Moving back to greener pastures.Next year I'm returning to my previous school. Leaving an overseas post, a great pay check and a school that I perceive to be in a pretty deep rut.
[Insert self-pitying rant on the failures of my current school].
This is my third school... I'm burned out. Tired. Frustrated. And still loving it when the light goes on and my kids get a tough concept.
IB it's not you. It's me?
With a senior class who doesn't have a single IB student likely to score above the world average and 25% of whom are likely to fail the diploma... reflection comes quick and often.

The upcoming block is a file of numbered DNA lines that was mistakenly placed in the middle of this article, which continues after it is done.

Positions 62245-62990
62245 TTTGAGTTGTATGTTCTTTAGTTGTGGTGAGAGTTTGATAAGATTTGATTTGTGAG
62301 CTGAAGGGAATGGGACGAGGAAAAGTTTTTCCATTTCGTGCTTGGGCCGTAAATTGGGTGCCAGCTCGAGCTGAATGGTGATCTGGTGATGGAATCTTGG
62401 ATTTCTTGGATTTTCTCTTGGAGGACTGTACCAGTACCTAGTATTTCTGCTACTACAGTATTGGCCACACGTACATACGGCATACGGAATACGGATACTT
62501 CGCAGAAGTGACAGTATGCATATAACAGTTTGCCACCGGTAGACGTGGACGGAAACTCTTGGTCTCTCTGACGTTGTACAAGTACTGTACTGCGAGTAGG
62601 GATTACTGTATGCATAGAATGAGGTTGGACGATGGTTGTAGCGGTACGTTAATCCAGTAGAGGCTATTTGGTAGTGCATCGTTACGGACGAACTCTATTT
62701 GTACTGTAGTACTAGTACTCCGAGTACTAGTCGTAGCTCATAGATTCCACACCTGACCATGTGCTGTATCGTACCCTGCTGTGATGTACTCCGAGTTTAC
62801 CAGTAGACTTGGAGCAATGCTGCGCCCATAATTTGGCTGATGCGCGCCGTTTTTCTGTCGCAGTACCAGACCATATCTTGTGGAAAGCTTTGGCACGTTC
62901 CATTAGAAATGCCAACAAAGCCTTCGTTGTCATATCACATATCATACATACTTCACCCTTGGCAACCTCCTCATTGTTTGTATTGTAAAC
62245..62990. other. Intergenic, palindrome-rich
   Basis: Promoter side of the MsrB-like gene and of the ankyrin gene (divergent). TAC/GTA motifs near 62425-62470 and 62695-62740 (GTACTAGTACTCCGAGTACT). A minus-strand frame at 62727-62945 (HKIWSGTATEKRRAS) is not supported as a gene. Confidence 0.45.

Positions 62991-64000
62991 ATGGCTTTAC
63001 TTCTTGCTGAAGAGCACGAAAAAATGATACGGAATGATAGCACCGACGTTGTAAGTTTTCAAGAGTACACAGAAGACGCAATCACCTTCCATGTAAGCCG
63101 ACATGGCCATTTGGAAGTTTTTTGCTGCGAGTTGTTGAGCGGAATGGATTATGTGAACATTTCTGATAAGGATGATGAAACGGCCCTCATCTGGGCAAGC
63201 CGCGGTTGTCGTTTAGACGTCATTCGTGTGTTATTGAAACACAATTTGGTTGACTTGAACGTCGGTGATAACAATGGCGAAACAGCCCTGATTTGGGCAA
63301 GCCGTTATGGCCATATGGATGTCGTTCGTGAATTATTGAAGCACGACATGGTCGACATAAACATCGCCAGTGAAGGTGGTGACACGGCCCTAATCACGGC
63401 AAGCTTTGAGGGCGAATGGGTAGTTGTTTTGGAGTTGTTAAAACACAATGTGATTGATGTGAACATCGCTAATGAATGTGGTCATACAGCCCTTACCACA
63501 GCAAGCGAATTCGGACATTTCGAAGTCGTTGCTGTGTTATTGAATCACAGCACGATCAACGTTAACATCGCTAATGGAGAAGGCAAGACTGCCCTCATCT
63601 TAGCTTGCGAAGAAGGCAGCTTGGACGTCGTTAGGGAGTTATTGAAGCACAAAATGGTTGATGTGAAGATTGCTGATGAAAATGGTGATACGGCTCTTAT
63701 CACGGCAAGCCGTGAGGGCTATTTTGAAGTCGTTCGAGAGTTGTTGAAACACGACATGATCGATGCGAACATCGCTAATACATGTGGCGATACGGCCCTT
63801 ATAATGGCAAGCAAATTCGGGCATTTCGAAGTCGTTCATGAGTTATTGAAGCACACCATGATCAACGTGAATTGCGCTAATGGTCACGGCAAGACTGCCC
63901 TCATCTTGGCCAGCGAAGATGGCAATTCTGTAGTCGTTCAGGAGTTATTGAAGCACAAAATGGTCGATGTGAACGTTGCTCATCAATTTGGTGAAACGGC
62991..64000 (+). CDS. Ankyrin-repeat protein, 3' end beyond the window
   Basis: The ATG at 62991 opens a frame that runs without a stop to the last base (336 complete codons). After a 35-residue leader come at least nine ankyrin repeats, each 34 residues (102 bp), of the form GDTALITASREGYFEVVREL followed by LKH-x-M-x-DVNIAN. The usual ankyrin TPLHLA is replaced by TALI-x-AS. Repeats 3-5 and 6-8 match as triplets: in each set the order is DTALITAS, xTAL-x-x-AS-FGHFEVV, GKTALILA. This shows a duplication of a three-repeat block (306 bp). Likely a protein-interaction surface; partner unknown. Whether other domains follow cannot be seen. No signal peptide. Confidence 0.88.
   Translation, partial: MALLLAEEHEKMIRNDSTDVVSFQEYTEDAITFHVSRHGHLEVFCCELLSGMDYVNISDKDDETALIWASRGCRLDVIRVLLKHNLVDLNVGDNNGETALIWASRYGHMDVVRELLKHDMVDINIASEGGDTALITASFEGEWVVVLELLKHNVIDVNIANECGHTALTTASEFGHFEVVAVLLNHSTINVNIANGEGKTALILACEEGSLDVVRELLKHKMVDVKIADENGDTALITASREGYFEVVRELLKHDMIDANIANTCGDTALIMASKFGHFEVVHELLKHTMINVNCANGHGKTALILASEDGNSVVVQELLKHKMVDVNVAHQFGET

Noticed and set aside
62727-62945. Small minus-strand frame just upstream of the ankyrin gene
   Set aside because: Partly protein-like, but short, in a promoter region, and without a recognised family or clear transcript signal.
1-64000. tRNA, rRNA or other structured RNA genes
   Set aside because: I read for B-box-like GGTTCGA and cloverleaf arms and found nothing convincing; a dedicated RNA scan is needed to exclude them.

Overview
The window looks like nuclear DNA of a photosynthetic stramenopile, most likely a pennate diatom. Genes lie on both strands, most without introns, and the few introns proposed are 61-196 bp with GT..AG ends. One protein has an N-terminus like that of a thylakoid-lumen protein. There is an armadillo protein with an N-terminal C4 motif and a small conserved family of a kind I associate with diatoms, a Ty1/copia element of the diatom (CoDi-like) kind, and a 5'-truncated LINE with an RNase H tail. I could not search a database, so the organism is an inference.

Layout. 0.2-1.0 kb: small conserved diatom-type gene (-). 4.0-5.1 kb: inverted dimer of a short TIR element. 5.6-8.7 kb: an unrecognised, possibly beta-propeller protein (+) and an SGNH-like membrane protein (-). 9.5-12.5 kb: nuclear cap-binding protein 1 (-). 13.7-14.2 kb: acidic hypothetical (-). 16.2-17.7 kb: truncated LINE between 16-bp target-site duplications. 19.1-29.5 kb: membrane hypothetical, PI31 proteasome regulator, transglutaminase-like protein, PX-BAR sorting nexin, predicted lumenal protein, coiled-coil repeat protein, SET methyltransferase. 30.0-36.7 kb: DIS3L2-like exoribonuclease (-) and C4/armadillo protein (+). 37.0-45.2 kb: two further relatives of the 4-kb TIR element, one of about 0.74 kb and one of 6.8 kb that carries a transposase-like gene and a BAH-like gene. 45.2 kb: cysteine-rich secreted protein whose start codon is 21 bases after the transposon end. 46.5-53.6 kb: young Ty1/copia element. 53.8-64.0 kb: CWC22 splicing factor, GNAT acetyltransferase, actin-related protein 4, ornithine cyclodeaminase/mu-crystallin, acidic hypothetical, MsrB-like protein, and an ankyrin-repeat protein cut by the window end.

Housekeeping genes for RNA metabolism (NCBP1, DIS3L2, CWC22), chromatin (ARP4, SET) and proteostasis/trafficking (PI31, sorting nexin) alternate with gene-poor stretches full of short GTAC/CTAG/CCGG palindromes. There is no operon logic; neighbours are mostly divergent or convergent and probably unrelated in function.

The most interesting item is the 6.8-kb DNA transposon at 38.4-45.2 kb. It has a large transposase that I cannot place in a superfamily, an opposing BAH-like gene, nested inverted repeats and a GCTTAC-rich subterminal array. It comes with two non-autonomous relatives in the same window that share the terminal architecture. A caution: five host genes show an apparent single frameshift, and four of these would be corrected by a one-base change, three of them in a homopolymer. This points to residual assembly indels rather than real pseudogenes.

Looking over past posts as reminders of what went well (or not so well) I came across this at the bottom of a post about the unit circle.
Reflections: To be honest I don't know where the stage for this success was first set [...]. While having all the mathematical tools needed [...] is necessary I don't think it's sufficient. Two more pieces were needed:
- Students feeling the freedom to tackle a problem with different methods, thus allowing them to see problems in the context that is most natural to them.
A year after teaching that lesson on the Unit Circle I still believe those two pieces were the key to one of my most successful class periods in 10 years of teaching (and most other successes I've had).
- Students being trained to solve new tough problems not simply repeating steps that the teacher has demonstrated on a whiteboard.
Those two pieces seem to be in stark contrast to the demands of the IB and other standardized test based programs.